I am trying to use the WebJobs SDK extensions (and the Azure Functions tools for VS) to migrate my Azure functions to pre-compiled binaries, but I'm having problems with the DocumentDB bindings.

I'm trying to create an input binding to an existing DocumentDB document that I can read from, then update the data. When I do this in a script-based Azure function, everything works the way I want. Here's the code I'm using:

public static void Run(TimerInfo myTimer, JObject document, TraceWriter log)

    var active = document["active"] as JArray;
    foreach (var item in active)
        log.Info($"Polling {item}...");

    document["processed"] = DateTime.Now;

The document in question looks like this:

    "id": "sites",
    "_rid": "(hash)",
    "_self": "(stuff)",
    "_etag": "\"(guid)\"",
    "_attachments": "attachments/",
    "active": [
    "_ts": 1497184149

If I try to move this exact code into a pre-compiled function, using WebJobs attributes:

    public static void Run(
        [TimerTrigger("0 */5 * * * *")]TimerInfo myTimer,
        [DocumentDB("FeedStateDatabase", "FeedItemsCollection", ConnectionStringSetting = "feed_DOCUMENTDB", Id = "sites")] JObject document,
        TraceWriter log)

then I get an error trying to run the function:

2017-06-11T12:26:36.046 Exception while executing function: Functions.TimerFeed. Newtonsoft.Json: Cannot create and populate list type Newtonsoft.Json.Linq.JToken. Path 'active', line 1, position 219.

Note that the error is thrown before any of my function's code runs. It is thrown even if I remove all of the code and just do a simple diagnostic log. So, I'm pretty sure there's something wrong with my binding. The functions.json file that is being generated looks off, specifically it's claiming that this is an output binding:

  "type": "documentDB",
  "databaseName": "FeedStateDatabase",
  "collectionName": "FeedItemsCollection",
  "createIfNotExists": false,
  "connection": "feed_DOCUMENTDB",
  "id": "sites",
  "direction": "out",
  "name": "document"
  • I'm not familiar with using JObject type as your document - I've only been using dynamic or a POCO that represents the document structure. Any reason you couldn't use one of those options? I logged that github issue referenced in the other answer, agree that it's unlikely to be your problem here. – Garth Mason Jun 12 '17 at 12:11
  • I can try dynamic, I was just following the Web Jobs SDK example. – Michael Edenfield Jun 12 '17 at 12:24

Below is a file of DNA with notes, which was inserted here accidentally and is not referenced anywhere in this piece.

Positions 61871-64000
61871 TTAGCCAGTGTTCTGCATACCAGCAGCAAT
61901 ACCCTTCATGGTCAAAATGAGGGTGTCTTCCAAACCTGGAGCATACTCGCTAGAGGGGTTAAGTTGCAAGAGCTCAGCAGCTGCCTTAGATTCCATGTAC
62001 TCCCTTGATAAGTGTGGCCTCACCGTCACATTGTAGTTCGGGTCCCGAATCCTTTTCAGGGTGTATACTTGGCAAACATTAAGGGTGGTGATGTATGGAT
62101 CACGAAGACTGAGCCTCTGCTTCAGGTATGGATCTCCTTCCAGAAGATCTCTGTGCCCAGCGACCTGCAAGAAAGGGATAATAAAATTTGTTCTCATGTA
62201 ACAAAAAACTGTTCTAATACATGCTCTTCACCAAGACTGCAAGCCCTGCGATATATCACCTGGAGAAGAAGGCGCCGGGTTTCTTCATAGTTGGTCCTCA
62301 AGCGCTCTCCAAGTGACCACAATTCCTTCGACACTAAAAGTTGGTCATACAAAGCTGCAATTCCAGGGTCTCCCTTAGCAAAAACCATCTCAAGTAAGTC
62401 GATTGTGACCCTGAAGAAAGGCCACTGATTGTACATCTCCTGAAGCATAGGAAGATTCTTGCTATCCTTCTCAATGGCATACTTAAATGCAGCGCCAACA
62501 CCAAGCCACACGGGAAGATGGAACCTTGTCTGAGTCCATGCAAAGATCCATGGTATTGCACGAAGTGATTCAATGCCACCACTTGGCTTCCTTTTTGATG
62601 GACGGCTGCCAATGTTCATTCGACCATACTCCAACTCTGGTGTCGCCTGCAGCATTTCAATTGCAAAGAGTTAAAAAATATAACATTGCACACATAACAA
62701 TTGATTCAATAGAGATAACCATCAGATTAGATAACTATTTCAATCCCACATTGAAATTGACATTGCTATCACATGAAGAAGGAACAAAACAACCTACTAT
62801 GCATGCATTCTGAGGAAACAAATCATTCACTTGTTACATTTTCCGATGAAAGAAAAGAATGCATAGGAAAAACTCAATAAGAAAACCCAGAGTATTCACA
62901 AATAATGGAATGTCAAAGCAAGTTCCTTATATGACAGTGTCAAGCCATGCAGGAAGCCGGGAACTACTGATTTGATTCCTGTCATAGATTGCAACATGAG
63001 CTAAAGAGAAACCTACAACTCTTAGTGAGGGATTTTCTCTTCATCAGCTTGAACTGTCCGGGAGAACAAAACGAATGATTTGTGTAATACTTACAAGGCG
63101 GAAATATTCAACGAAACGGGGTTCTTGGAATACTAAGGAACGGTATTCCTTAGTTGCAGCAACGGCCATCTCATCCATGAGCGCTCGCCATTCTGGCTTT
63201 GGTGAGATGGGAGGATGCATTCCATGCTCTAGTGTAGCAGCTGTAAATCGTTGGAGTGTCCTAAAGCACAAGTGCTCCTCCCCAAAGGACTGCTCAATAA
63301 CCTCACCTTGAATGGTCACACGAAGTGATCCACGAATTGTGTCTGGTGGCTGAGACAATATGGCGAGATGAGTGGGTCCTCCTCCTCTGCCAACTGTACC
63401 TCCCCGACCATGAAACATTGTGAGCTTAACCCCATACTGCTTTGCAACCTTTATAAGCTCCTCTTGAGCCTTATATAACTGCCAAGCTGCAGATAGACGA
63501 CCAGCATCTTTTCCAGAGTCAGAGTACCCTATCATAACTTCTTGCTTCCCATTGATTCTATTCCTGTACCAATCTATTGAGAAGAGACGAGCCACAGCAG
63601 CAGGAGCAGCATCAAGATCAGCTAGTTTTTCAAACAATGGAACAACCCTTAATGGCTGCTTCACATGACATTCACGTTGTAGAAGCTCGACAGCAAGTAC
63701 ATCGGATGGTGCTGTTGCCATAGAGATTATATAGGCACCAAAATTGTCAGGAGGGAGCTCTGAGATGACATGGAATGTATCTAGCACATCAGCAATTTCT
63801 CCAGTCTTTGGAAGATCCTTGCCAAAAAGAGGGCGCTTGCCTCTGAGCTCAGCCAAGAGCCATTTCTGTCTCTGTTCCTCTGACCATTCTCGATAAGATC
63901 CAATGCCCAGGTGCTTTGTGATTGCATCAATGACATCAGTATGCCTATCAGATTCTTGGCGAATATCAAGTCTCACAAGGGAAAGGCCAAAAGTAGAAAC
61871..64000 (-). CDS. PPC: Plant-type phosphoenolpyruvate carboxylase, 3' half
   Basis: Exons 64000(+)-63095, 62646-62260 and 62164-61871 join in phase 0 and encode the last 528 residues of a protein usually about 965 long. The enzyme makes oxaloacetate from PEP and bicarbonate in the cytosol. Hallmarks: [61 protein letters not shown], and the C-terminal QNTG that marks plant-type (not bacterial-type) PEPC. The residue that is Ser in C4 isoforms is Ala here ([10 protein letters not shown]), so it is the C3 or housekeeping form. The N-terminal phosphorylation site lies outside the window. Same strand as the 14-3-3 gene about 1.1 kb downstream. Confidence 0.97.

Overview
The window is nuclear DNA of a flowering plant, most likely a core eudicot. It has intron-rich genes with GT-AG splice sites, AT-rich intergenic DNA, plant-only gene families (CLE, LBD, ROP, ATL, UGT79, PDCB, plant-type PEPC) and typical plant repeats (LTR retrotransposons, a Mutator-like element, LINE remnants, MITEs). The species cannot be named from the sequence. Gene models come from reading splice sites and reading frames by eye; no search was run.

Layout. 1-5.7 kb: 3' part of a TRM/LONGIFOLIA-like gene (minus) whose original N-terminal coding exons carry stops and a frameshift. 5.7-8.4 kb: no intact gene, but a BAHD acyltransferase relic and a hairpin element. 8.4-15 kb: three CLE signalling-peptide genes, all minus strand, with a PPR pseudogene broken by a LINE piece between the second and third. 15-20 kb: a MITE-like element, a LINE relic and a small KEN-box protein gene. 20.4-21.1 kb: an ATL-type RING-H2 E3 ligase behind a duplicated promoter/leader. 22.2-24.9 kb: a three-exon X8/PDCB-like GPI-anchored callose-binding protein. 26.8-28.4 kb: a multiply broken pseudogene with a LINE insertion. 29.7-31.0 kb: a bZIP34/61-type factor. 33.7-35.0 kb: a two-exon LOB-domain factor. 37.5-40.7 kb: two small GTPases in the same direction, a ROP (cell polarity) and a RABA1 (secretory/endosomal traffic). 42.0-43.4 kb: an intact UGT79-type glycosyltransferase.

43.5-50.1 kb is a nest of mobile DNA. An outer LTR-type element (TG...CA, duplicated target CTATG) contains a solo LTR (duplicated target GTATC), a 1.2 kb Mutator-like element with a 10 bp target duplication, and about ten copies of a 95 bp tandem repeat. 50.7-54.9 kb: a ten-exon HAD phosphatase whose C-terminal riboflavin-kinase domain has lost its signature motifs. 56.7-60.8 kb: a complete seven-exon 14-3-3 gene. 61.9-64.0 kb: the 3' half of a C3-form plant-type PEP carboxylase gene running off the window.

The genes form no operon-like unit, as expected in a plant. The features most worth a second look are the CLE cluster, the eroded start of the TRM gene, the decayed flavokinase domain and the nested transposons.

• No worries. Might be worth logging this on the Azure Functions github if you don't get a definitive answer here, in my experience they have been really responsive to queries on there, particularly since the VS tooling was released. – Garth Mason Jun 12 '17 at 12:50
  • Switching to dynamic appears to solve the problem; it actually looks unrelated to the binding direction (at least, the "broken" binding works fine as a dynamic. – Michael Edenfield Jun 13 '17 at 18:29
  • Sounds like what I found - the binding direction didn't seem to stop my function from running as expected either. – Garth Mason Jun 13 '17 at 23:54

I'm using Visual Studio 2017 v15.3 Preview with the Azure Function Tools extension installed. After publish to Azure function, the code you mentioned could work correctly after change direction from out to in and add new documentdb connection string. The following is my detail steps:

1.Install Visual Studio 2017 v15.3 Preview and Azure function tool extension

2.Create Azure Function project and add timetrigger function add reference Microsoft.Azure.WebJobs.Extensions.DocumentDB

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3.Add the storage connection string to AzureWebStorage and AzureWebJobsDashboard in the local.setting.json file

4.From the Azure WebJob Extension SDK we cloud know that documentdb default connection string name is AzureWebJobsDocumentDBConnectionString. Add the corresponding value for it.

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5.Add the following code in the timetrigger function

        public static void Run([TimerTrigger("0 */1 * * * *")]TimerInfo myTimer, [DocumentDB("database name", "collection name", ConnectionStringSetting = "AzureWebJobsDocumentDBConnectionString", Id = "document Id")] JObject document, TraceWriter log)
            log.Info($"C# Timer trigger function executed at: {DateTime.Now}");
            log.Info($"My property: {documents["MyProperty"]}");

My test document is:

    "MyProperty": "hello1",
    "id": "a3e6a493-7c2c-4a73-8715-e7efad107d96",
    "_rid": "IgcwAN0Etg8BAAAAAAAAAA==",
    "_self": "dbs/IgcwAA==/colls/IgcwAN0Etg8=/docs/IgcwAN0Etg8BAAAAAAAAAA==/",
    "_etag": "\"0600e070-0000-0000-0000-590152cc0000\"",
    "_attachments": "attachments/",
    "_ts": 1493258955

6.I debug it in the local, I find that document always get null. I assume it may be the SDK issue.

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7.Skip the issue and publish the project to Azure and I also reproduce the issue that Naren mentioned .

Visual Studio 2017 tooling always generates direction out for DocumentDb

8.Then I changed "direction": "in" in the function.json manually.

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9.Save the change and switch to integrate tab and create corresponding documentdb connectionstring.

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10.Run the function from the azure portal, it works correctly

enter image description here


This looks like a known issue. Visual Studio 2017 tooling always generates direction out for DocumentDb. For storage bindings like blob. FileAccess is used to identify whether it is an input binding or output binding.


  • According to that issue, though, the incorrect binding isn't causing my problem :( – Michael Edenfield Jun 12 '17 at 10:41

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